BY REV. JORDAN GOWING - CROSSWINDS CHURCH, EFCA
When is the last time you were desperate? When is the last time you found yourself at your wit's end no matter how hard you worked or how much effort you put in? While it is hard to admit, desperation is a part of being human. We aren't all-powerful, we aren't all-knowing, and so when things outside of our control occur, it is a great (though very painful) reminder that we are not as powerful as we have deluded ourselves into thinking we are.
Mark 5 tells us a story of two desperate people from opposite ends of the social spectrum. One (Jairus) had his life together, respected by all in his village. He was one of the leaders in his church (technically synagogue), he was moral, he was successful, he was a civic leader, and he had a beautiful family. There was just one problem: his only daughter was dying and there was nothing he could do to help her.
The other was an anonymous woman on the fringes of society. She was an outcast, unmarried, abandoned by her parents, childless, living in poverty in her search for a cure. The religious and social climate of the day was such that she had no friends or people to care for her for 12 long years. She needed help, but everything she had tried had failed.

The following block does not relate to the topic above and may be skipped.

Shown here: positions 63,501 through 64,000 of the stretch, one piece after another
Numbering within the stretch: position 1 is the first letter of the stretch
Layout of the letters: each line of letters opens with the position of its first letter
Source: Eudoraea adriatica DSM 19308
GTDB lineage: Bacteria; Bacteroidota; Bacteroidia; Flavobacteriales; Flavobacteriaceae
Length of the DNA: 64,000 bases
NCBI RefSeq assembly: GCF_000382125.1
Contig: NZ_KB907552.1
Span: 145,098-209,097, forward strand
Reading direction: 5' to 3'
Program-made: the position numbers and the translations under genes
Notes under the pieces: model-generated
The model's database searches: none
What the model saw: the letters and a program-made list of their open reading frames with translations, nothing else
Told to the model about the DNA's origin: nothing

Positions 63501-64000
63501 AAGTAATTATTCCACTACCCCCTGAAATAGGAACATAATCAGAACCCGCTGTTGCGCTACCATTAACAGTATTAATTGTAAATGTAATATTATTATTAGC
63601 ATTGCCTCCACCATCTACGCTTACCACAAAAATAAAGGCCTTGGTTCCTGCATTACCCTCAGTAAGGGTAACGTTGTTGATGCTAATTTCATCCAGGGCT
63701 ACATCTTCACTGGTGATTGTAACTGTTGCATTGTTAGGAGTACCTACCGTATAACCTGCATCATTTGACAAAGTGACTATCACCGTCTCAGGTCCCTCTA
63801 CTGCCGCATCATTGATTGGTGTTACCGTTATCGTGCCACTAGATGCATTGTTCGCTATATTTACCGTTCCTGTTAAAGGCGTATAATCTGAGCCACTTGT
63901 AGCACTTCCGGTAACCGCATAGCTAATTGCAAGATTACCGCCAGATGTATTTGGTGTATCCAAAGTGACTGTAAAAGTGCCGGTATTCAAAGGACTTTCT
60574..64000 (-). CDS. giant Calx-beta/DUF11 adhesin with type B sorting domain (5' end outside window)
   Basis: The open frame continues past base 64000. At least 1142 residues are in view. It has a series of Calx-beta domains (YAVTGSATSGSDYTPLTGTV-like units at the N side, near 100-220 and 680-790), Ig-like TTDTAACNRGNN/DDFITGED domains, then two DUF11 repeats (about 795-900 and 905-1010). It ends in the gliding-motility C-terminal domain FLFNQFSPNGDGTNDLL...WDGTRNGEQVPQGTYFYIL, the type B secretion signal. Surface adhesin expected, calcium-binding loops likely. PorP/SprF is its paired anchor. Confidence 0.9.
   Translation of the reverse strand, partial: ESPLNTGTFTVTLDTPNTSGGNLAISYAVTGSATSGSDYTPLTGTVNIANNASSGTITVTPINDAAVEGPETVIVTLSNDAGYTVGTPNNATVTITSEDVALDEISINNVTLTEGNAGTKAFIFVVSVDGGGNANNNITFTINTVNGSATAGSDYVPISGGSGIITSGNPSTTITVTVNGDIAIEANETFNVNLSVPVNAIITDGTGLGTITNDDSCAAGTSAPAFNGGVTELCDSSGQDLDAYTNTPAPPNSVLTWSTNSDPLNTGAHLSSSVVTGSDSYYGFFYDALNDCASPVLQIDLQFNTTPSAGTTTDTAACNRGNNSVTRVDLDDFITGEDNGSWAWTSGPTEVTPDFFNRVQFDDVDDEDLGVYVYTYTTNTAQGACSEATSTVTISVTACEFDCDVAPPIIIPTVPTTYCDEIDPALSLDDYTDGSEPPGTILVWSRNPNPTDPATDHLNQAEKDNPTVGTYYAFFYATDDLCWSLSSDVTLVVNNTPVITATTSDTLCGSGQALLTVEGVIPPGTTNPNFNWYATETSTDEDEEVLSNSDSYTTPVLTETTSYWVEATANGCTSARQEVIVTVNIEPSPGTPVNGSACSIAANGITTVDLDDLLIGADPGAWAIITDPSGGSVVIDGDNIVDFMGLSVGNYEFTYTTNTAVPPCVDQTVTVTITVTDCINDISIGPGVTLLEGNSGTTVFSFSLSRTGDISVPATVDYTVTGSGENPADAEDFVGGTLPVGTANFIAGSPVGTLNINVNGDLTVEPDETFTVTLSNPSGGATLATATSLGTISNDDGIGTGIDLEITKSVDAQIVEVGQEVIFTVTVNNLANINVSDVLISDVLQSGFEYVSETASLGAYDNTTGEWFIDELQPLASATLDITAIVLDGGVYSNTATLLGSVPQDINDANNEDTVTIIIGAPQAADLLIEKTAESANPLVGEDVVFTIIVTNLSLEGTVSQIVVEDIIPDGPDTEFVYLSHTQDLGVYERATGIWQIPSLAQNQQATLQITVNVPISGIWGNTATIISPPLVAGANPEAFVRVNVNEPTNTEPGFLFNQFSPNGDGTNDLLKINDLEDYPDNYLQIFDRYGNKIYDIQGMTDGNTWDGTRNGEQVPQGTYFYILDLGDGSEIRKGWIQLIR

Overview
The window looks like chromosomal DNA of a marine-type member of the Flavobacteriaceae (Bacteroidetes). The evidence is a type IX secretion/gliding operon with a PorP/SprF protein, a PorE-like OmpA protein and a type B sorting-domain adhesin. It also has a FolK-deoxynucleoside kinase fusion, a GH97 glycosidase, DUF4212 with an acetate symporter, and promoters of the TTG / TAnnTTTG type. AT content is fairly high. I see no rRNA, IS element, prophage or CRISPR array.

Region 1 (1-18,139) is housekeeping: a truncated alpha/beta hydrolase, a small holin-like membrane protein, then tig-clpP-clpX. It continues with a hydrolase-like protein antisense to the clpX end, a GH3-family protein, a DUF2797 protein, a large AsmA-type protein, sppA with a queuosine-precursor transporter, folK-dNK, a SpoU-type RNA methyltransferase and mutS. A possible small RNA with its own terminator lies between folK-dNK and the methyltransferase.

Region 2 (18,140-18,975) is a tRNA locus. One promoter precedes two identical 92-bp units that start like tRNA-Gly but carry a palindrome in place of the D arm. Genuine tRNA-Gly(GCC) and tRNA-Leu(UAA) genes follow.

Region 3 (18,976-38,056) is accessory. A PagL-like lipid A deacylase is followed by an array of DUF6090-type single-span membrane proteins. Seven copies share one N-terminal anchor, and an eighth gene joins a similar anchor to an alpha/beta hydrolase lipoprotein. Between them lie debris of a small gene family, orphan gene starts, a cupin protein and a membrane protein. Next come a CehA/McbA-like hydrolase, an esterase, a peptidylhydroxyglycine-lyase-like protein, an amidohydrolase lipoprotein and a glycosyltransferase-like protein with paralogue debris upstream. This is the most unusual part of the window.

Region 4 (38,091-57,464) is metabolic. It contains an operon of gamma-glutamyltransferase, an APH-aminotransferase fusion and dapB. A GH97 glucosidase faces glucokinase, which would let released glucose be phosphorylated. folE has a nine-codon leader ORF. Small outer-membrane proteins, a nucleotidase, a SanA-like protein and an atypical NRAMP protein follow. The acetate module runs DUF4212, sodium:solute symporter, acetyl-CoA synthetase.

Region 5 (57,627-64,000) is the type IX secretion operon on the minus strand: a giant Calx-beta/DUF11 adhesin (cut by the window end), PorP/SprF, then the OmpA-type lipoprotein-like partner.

Two people, nothing in common, except one thing: in their desperation, they were driven to Jesus. They needed something that was beyond their own means to provide, and so they run to the only one they think may possibly be able to help them. But Mark 5 isn't just a story about coming to Jesus when you are desperate and need him to help you out. It's also a story that reminds us that Jesus knows us and our situations better than we do. He knows what we need better than we do.
The unnamed woman came to Jesus hoping for a quick, anonymous cure. If she could just be healed, then she could begin piecing her life back together. Jairus came to Jesus hoping for a quick, simple cure to save his daughter. Then he could get back to his life. Both of them wanted to get in and get out, but Jesus knew they needed something deeper from him.
This woman didn't just need a cure. She needed a family, and so Jesus gives her one, making her a part of his family. Jairus didn't just need a cure; he needed to realize how little control he had of his life, but that God had control of every piece of it. Jesus helped him to realize this too. Both of them were desperate, but they had no idea how desperate they truly were.
Oftentimes when we come to God in desperation, we don’t get what we want. But we will always get what we need. In his great love for us, Jesus may let us walk through incredibly difficult (and desperate) times, and yet through it all he will be with us. Could it be that God is trying to teach you something in desperation, something incredibly difficult and yet incredibly glorious?